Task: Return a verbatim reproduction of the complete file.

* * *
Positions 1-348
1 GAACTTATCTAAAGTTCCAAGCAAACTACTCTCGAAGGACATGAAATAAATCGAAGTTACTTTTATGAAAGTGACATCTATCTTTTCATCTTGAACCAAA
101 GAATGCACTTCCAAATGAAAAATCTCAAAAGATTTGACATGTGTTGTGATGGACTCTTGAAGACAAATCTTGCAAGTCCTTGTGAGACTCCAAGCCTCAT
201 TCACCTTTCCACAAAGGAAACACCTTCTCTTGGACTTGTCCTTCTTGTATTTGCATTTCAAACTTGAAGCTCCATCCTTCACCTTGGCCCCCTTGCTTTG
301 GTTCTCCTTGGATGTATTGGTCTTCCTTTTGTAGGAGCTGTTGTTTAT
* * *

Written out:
Positions 1-348
1 GAACTTATCTAAAGTTCCAAGCAAACTACTCTCGAAGGACATGAAATAAATCGAAGTTACTTTTATGAAAGTGACATCTATCTTTTCATCTTGAACCAAA
101 GAATGCACTTCCAAATGAAAAATCTCAAAAGATTTGACATGTGTTGTGATGGACTCTTGAAGACAAATCTTGCAAGTCCTTGTGAGACTCCAAGCCTCAT
201 TCACCTTTCCACAAAGGAAACACCTTCTCTTGGACTTGTCCTTCTTGTATTTGCATTTCAAACTTGAAGCTCCATCCTTCACCTTGGCCCCCTTGCTTTG
301 GTTCTCCTTGGATGTATTGGTCTTCCTTTTGTAGGAGCTGTTGTTTAT